Clay reed-mustard (Schoenocrambe argillacea)
Where Listed: WHEREVER FOUND
A perennial herbaceous plant, with sparsely leafed stems 15 to 30 centimeters (cm) (6 to 12 inches) tall arising from a woody root crown. The leaves are very narrow with a smooth margin, 10 to 35 millimeters (mm) (0.4 to 1.4 inches) long and, usually, less than 2 mm (0.1 inch) wide. The leaf blades are alternately arranged on the stem and, for the most part, are attached directly to the stem without a petiole. The flowers of S. argillacea have petals that are pale lavender to whitish with prominent purple veins and measure 8 to 11 mm (0.3 to 0.4 inch) long and 3.5 to 4.5 mm (0.14 to 0.18 inch) wide. The entire flowers are about 1 cm (0.4 inch) across in full anthesis and are displayed in a raceme of 3 to 20 flowers at the end of the plantís leafy stems (Welsh and Atwood 1977, Rollins 1982, Welsh et al. 1987).
- States/US Territories in which the Clay reed-mustard is known to or is believed to occur: Utah
- US Counties in which the Clay reed-mustard is known to or is believed to occur: View All
|Status||Date Listed||Lead Region||Where Listed|
|01/14/1992||Mountain-Prairie Region (Region 6)|
» Federal Register Documents
|Date||Title||Plan Action Status||Plan Status|
|09/14/1994||Utah Reed-Mustards (3 spp.)||View Implementation Progress||Final|
|Date||Citation Page||Title||Document Type|
|10/06/2008||73 FR 58261 58262||5-Year Reviews of Three Wildlife Species and Eight Plant Species in the Mountain-Prairie Region||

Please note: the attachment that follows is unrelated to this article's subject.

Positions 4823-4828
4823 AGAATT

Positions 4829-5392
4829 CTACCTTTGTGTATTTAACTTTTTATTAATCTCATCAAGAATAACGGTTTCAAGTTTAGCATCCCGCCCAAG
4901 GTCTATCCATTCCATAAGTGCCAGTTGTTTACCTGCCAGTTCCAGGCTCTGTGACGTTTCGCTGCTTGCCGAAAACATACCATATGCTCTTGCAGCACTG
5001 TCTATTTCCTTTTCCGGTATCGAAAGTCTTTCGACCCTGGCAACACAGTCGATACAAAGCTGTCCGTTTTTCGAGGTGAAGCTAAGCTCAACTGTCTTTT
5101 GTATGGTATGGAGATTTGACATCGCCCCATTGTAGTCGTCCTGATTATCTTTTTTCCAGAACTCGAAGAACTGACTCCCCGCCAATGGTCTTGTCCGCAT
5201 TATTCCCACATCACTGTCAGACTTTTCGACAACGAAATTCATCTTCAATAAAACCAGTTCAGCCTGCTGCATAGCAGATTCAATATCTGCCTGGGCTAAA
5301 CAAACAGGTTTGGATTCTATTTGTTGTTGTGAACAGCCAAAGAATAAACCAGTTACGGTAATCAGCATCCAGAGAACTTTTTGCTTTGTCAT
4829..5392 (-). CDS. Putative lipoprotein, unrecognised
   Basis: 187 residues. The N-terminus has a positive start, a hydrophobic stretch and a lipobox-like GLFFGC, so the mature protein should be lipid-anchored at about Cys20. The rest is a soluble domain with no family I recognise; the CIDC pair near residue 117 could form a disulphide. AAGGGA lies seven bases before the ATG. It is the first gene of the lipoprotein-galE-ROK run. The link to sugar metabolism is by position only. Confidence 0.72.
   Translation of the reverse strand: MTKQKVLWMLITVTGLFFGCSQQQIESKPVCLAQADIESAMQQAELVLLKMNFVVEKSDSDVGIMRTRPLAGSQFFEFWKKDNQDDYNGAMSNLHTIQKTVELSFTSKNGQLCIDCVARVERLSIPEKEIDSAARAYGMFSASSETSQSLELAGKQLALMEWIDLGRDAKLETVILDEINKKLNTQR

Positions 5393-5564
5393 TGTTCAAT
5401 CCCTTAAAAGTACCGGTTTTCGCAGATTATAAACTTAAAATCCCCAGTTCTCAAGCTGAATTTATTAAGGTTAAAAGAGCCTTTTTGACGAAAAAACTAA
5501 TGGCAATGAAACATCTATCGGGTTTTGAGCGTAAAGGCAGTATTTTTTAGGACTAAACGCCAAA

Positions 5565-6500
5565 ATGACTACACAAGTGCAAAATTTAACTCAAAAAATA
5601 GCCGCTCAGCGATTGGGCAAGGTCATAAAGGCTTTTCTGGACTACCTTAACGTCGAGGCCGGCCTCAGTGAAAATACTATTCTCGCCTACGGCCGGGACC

|09/23/1993||58 FR 49522 49523||Availability of a Draft Recovery Plan for Three Utah Reed-Mustards; Clay Reed-Mustard (Schoenocrambe argillacea), Barnaby Reed-Mustard (Schoenocrambe barnebyi), and Shrubby Reed-Mustard (Schoenocrambe suffrutescens) for Review and Comment||
|07/11/2011||Schoenocrambe argillacea (clay reed-mustard) 5-Year Review|
» Critical Habitat
No critical habitat rules have been published for the Clay reed-mustard.
» Conservation Plans
No conservation plans have been created for Clay reed-mustard
» Life History
Grows on clay soils rich in gypsum, overlain with sandstone talus, that are derived from a mixture of shales and sandstones from the zone of contact between the Uinta and Green River geologic formations. The species most commonly occurs on steep north-facing slopes.
Flowering occurs from April to May and fruiting occurs May to June. Reproduction is sexual.
» Other Resources
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ITIS Reports -- ITIS (the Integrated Taxonomic Information System) is a source for authoritative taxonomic information on plants, animals, fungi, and microbes of North America and the world.
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